When a nation is plagued by hard times, people aren’t the only ones to suffer.
About 50 animals at Venezuela’s Caricuao Zoo have starved in the last six months due to the rising cost of food, caused by the nation’s economic downturn. Rabbits, tapirs, porcupines, pigs, and birds are among the fallen at the country’s northern zoo. Some went without food for two weeks.
The National Parks Institute (INPARQUES), which oversees the country’s zoos, blames the shortages on the country’s economic crash, caused by a plummet in the price of oil (Venezuela is a major oil producer). The country can’t afford to import food, medicine, and other necessities, and inflation has caused prices to skyrocket.
“The story of the animals at Caricuao is a metaphor for Venezuelan suffering,” Marlene Sifontes, union leader for INPARQUES employees, tells Reuters.
Caricuao Zoo staffers have been feeding carnivorous lions and tigers diets of mango and pumpkin. They are also giving an elephant tropical fruit instead of hay. Other big cats are reportedly being fed slaughtered Thoroughbred horses from a nearby racetrack.
Meanwhile, many Venezuelans go without food on a daily basis and wait in supermarket lines for hours. The nation’s starving economy has driven people to hunt dogs, cats, and pigeons for food. On Monday, visitors to a zoo in Caracas, the nation’s capital, reportedly stole a horse and butchered it for meat.
Care and Feeding
“Long-term, feeding the incorrect diet for any animal can have significant long-lasting health effects,” says Meredith Whitney, a wildlife rescue program officer of the International Fund for Animal Welfare (IFAW), an animal protection organization based in Washington, D.C.
Short-term, Whitney adds, animals can be affected psychologically. She works on improving living standards for big cats, and once encountered a malnourished animal with neurological difficulties. Diarrhea, bone abnormalities, and organ function are also side effects of malnourishment.
The World Association of Zoos and Aquariums (WAZA) outlines animals’ nutritional needs in its Animal Welfare Strategy. Lack of food can lead to mental decline, the group warns.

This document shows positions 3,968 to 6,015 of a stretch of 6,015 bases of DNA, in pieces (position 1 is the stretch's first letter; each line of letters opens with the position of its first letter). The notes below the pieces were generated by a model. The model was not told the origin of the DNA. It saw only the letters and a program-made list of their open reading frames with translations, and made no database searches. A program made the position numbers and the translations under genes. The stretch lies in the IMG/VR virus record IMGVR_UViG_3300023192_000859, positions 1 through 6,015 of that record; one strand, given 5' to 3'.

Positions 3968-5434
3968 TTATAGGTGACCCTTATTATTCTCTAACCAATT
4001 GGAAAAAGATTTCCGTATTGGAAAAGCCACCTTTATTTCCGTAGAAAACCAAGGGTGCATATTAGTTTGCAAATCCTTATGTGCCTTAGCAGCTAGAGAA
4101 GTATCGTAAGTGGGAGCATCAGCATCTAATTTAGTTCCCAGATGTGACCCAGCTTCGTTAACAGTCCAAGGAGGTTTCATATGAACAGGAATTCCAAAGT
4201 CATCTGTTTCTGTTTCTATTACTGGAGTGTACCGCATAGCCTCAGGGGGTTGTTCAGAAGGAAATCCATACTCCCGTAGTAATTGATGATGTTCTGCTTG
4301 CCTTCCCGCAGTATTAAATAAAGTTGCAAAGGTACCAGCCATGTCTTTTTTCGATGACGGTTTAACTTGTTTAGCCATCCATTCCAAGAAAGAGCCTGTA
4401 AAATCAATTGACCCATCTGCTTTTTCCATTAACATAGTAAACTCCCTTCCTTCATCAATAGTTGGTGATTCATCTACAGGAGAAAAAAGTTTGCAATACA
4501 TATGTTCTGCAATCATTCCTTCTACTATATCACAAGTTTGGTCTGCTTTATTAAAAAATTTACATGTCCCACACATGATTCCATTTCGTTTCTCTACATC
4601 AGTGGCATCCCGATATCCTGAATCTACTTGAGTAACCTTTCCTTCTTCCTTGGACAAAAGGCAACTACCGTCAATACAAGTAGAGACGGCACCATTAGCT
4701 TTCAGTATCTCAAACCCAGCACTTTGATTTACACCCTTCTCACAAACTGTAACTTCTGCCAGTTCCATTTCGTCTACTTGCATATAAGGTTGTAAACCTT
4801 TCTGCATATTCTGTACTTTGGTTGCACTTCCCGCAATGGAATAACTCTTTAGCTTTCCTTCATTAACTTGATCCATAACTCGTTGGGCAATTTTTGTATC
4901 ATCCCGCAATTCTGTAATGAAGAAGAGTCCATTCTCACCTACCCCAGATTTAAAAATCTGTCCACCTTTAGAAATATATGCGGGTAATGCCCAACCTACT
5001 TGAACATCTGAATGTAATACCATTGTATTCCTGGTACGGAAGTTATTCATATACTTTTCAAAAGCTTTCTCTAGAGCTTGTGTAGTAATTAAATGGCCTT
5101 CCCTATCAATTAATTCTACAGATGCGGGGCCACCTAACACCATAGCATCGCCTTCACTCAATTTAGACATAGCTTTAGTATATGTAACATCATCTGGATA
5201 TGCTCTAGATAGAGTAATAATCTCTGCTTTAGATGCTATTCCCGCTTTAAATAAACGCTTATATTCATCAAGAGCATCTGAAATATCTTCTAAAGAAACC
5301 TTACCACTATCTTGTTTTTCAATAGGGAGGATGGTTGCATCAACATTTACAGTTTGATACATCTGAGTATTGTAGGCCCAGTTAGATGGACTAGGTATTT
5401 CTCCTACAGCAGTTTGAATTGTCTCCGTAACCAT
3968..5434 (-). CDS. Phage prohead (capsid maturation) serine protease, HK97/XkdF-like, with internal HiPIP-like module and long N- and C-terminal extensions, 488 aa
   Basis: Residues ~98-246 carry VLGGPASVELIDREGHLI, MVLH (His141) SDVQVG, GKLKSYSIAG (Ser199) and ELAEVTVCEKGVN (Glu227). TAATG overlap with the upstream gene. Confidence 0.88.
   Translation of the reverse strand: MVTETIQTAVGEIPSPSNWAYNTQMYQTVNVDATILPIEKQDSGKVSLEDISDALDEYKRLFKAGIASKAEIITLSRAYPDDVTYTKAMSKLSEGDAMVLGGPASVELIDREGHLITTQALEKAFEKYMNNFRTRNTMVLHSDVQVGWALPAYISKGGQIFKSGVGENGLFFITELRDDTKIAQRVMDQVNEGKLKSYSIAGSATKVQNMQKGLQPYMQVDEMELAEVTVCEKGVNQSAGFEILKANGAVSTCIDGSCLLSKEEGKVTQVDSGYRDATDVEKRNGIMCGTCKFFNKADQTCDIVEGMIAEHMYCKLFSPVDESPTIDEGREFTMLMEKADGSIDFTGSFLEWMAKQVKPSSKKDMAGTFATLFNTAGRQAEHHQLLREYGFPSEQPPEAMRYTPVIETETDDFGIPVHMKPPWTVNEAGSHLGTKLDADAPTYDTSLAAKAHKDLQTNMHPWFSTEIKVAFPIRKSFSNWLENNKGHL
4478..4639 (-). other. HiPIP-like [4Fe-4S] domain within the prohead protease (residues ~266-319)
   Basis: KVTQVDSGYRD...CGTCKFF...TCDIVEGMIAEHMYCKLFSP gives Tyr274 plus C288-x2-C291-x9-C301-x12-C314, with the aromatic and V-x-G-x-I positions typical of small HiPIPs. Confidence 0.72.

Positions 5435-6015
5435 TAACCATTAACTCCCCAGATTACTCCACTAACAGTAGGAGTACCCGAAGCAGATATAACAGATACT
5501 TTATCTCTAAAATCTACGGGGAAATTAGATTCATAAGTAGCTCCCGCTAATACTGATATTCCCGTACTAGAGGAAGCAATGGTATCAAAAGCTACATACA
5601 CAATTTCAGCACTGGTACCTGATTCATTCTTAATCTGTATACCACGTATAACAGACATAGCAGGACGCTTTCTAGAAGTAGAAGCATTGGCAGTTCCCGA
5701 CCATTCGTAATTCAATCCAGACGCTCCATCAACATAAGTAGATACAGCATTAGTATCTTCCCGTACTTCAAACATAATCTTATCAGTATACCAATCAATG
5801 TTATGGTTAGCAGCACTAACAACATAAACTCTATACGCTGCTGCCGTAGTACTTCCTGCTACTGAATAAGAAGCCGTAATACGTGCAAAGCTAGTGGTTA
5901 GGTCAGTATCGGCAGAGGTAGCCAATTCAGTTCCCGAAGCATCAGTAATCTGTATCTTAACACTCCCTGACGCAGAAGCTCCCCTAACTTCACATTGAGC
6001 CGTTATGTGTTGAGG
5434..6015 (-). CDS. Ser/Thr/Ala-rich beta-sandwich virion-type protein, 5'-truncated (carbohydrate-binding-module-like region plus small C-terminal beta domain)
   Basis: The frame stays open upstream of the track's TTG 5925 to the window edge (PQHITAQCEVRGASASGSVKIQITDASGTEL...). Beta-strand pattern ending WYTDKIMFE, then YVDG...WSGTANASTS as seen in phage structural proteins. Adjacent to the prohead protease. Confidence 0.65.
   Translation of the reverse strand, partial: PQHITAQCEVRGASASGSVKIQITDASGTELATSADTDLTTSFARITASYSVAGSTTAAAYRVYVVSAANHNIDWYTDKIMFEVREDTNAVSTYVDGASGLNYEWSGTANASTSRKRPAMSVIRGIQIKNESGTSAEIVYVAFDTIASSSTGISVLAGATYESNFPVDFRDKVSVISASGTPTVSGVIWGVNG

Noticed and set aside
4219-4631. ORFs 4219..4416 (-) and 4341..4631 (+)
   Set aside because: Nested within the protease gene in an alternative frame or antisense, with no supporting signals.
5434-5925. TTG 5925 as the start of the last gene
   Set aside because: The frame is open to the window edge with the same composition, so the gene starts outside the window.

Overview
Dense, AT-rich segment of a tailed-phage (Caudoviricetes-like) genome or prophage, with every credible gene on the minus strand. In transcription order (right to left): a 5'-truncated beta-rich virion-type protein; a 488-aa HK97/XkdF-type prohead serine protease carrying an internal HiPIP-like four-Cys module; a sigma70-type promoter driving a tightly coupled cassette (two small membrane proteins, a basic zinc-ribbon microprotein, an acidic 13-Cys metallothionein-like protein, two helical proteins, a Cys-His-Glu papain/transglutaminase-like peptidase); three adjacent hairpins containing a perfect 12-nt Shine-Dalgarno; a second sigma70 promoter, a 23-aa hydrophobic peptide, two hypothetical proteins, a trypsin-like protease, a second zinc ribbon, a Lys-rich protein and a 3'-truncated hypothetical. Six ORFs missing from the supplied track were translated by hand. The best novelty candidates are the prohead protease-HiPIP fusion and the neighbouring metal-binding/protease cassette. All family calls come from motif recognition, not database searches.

Given Venezuela’s nationwide economic situation, says Gail A’Brunzo, IFAW wildlife rescue manager, “You can expect the animals to be impacted in some way.”
Outside the capital, zoo administrators in the western state of Táchira have asked local businesses to donate fruit, vegetables, and meat to feed the animals. In May, three animals died at a zoo in the Paraguaná Peninsula, in northwestern Venezuela. Staff are now attempting to move 12 animals more than 420 miles (676 kilometers) south to a park in Mérida.
“If these zoos continue to operate after these animals are transferred and get new animals, [the suffering] could arise again,” Whitney says.
All animals in the country, bipedal or not, are suffering. And Venezuela isn’t the only place where animals have been hurt by a poor social climate.
In March, the World Post reported 200 animals dead at the Khan Younis Zoo in southern Gaza. Mohammad Oweida, owner of the zoo, says the Israeli-Palestinian conflict prevented staff from adequately feeding or caring for the animals. Oweida started to amateurishly mummify the animal carcasses and kept them on display. He also tried to sell an emaciated tiger, ostrich, and pelican to buy food for the zoo’s remaining animals.
Animals at the Taiz Zoo in southwestern Yemen are also victims of a nationwide crisis. The raging civil war there prevents tourists from visiting, which stifles the zoo’s revenue. Without funds, animals went without food or medicine while zoo workers went without pay. As of February, at least 12 lions and six leopards have died there.
“It all comes down to organizational management,” A’Brunzo says. “If the zoo is in imminent financial crisis, they need to take steps to provide for these animals. Ailing zoos should reach out to partner zoos or organizations that might be able to help, she adds. “This does not appear to be a short-term thing.”